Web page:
Chad Le Clos Announces Split From Longtime Coach Graham Hill

Along the same vein as Australian Olympic medalist Mitch Larkin just announcing his coaching change from longtime leader Michael Bohl, one of South Africa’s most successful swimmers has also made it public he will be making a move.

Multiple Olympic medalist Chad Le Clos announced today that he will be leaving South African National Head Coach, Graham Hill, a man under whom 24-year-old Le Clos has trained since he was just 8 years of age.

Arguably Le Clos’ most notable achievement under Hill was claiming gold over American legend Michael Phelps in the men’s 200m butterfly at the 2012 Olympic Games in London. Since then, Le Clos has continued to be an international threat across the butterfly events, as well as increasing his presence in the freestyle events as well.

He surged to the top of the podium at the 2013 World Championships in the 100m butterfly and 200m butterfly events, while repeating the former’s world title in 2016. At the 2016 Olympic Games in Rio, Le Clos surprise the field with an aggressive silver medal in the 200m freestyle, where his outing produced a 1:45.20 best time, a mark which also now rests as the South African continental record.

Although he finished off the podium in his 200m butterfly pet event, Le Clos held on to be part of a historic 3-way tie with Phelps and Hungarian Laszlo Cseh for silver behind Singaporean Joseph Schooling in the 100m butterfly.

In his official statement on leaving Hill, seen in its entirety below, the Seagulls swimmer says he will be training by himself for the remainder of the year before ultimately making a move to a new home club and coach. The World Champion says he feels ready to ‘try a different approach.’

Hill has been South Africa’s coaching leader at the Olympic Games since 2000 and remains Head Coach of the Seagulls Swimming Club in Durban. He has earned South Africa’s ‘Coach of the Year’ award multiple times at his nation’s Sports Awards, including most recently in 2015.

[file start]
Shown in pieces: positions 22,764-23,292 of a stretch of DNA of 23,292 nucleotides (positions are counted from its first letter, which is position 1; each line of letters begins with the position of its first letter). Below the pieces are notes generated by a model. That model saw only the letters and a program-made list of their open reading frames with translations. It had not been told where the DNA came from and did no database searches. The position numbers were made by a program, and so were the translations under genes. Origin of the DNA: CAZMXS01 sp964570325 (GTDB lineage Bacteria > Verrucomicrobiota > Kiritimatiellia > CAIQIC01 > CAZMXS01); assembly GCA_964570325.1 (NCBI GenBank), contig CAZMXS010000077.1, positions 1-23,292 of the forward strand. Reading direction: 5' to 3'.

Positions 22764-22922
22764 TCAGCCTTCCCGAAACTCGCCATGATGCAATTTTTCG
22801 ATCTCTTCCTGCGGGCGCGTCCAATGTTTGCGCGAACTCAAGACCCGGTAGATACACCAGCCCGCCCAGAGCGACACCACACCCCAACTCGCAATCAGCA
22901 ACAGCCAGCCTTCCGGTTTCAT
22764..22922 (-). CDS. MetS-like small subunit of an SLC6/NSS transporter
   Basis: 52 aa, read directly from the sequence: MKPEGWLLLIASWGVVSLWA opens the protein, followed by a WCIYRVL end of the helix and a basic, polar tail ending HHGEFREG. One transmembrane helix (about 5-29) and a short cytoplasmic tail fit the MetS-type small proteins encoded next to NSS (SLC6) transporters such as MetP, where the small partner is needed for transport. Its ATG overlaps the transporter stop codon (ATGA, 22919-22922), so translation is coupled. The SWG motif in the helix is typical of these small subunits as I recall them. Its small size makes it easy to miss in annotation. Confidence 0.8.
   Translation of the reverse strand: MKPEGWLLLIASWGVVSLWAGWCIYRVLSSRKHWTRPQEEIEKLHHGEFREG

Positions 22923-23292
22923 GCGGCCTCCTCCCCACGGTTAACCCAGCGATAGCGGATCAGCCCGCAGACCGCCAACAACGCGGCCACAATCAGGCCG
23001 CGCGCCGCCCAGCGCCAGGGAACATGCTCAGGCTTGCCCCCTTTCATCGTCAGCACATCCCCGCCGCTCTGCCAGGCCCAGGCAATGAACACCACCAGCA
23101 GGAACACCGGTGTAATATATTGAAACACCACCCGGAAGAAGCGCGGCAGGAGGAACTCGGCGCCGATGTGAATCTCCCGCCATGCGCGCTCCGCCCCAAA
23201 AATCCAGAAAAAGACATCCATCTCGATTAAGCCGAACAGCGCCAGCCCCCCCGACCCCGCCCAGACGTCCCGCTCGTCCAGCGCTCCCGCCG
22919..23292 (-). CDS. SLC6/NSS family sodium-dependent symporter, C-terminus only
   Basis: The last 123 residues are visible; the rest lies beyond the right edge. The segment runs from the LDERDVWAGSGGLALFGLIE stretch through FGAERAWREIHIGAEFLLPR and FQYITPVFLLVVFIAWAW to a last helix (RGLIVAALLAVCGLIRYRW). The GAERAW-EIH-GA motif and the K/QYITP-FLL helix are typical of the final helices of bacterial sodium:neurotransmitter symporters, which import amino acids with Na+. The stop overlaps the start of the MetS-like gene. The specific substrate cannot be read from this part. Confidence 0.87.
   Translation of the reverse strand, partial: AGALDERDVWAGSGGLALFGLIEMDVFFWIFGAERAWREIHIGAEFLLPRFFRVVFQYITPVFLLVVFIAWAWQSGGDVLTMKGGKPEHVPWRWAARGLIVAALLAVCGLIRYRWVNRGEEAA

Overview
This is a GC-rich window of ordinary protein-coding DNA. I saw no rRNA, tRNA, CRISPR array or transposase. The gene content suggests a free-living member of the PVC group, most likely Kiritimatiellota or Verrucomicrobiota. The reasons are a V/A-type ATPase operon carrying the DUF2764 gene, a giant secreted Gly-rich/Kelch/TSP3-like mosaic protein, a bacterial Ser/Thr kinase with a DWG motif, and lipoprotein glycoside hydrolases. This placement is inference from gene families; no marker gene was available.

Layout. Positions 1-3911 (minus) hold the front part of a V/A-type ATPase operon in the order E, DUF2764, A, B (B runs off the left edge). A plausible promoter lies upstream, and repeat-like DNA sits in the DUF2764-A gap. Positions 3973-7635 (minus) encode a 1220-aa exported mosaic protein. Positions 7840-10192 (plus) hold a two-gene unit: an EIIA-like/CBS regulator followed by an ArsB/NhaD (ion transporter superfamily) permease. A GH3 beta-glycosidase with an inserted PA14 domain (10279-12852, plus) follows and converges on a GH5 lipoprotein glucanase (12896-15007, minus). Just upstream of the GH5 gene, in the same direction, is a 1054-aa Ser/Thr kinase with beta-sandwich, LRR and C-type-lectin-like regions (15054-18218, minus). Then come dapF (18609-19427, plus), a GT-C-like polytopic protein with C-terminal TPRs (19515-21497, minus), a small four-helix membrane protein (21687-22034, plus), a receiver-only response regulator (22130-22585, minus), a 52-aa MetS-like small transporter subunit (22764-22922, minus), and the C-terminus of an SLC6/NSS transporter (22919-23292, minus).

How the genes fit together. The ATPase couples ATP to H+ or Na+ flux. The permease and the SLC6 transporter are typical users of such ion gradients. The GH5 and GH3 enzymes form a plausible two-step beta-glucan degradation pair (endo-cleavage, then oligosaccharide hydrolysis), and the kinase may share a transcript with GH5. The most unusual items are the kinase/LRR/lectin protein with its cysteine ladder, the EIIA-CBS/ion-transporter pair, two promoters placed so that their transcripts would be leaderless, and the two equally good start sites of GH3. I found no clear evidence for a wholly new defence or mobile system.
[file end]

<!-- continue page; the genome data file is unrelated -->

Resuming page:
In an interview in 2014, Le Clos is quoted as saying ‘don’t fix what’s not broken’ in terms of why he’d stayed with childhood coach Hill into his elite years. “Why would I want to change a winning formula?,” Le Clos replied at the time when asked if he would consider moving coaches.

A man of Le Clos’ talent could most likely have his pick of potential training arrangements both domestically and abroad. But, with both of his parents battling cancer, Le Clos’ desire to stay close to home may play a huge factor in deciding where his next training base will be.


Graham Hill has done a great job as my coach for 14 years. We have achieved a lot together at every level of the sport: The Olympics, The World Championships, The Commonwealth Games and The FINA World Cups.

However, having considered everything, I have decided to end our agreement and will now start looking to find a new structure for 2017.

For the rest of the 2016 season, I will work by myself. Every athlete has to take responsibility for his or her own career and I feel ready to try a different approach.

I would like though to thank Graham for all his hard work, his advice and his friendship. I’ve been fortunate to have one of the best swimming coaches in the world living so close to my family home here in Durban. It has been an incredible journey together and he and his family will always remain good friends.”


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That aggressive 200 free through three rounds (23 high at the 50, I believe, each time) cost him the rest of the meet. Ryan and Leclos should train together. Seriously.


Yes, but it LOOKED easy. He made me think for a second he was ready to go 1:43 in finals. I can’t help but believe he can learn how to harness that speed and hold it for longer. From a coaching perspective its all about teaching the body to do exactly that type of agressive/ strong swimming for longer. Doing enough 50s and 100s LCM at that type of attack speed where it becomes second nature. The hard part is having a swimmer who is willing to put in that type of work every day, and then as a coach being able to be free and creative enough to adapt and make something as monotonous as 50s and 100s fun… Read more »


And that was the last thing we heard from Le Clos


“That’s a bold movie Cotton

About Loretta Race

Loretta Race

After 16 years at a Fortune 1000 financial company, long-time swimmer Retta Race decided to change lanes and pursue her sporting passion. She currently is Coach for the Northern KY Swordfish Masters, a team she started up in December 2013, while also offering private coaching. Retta is also an MBA …

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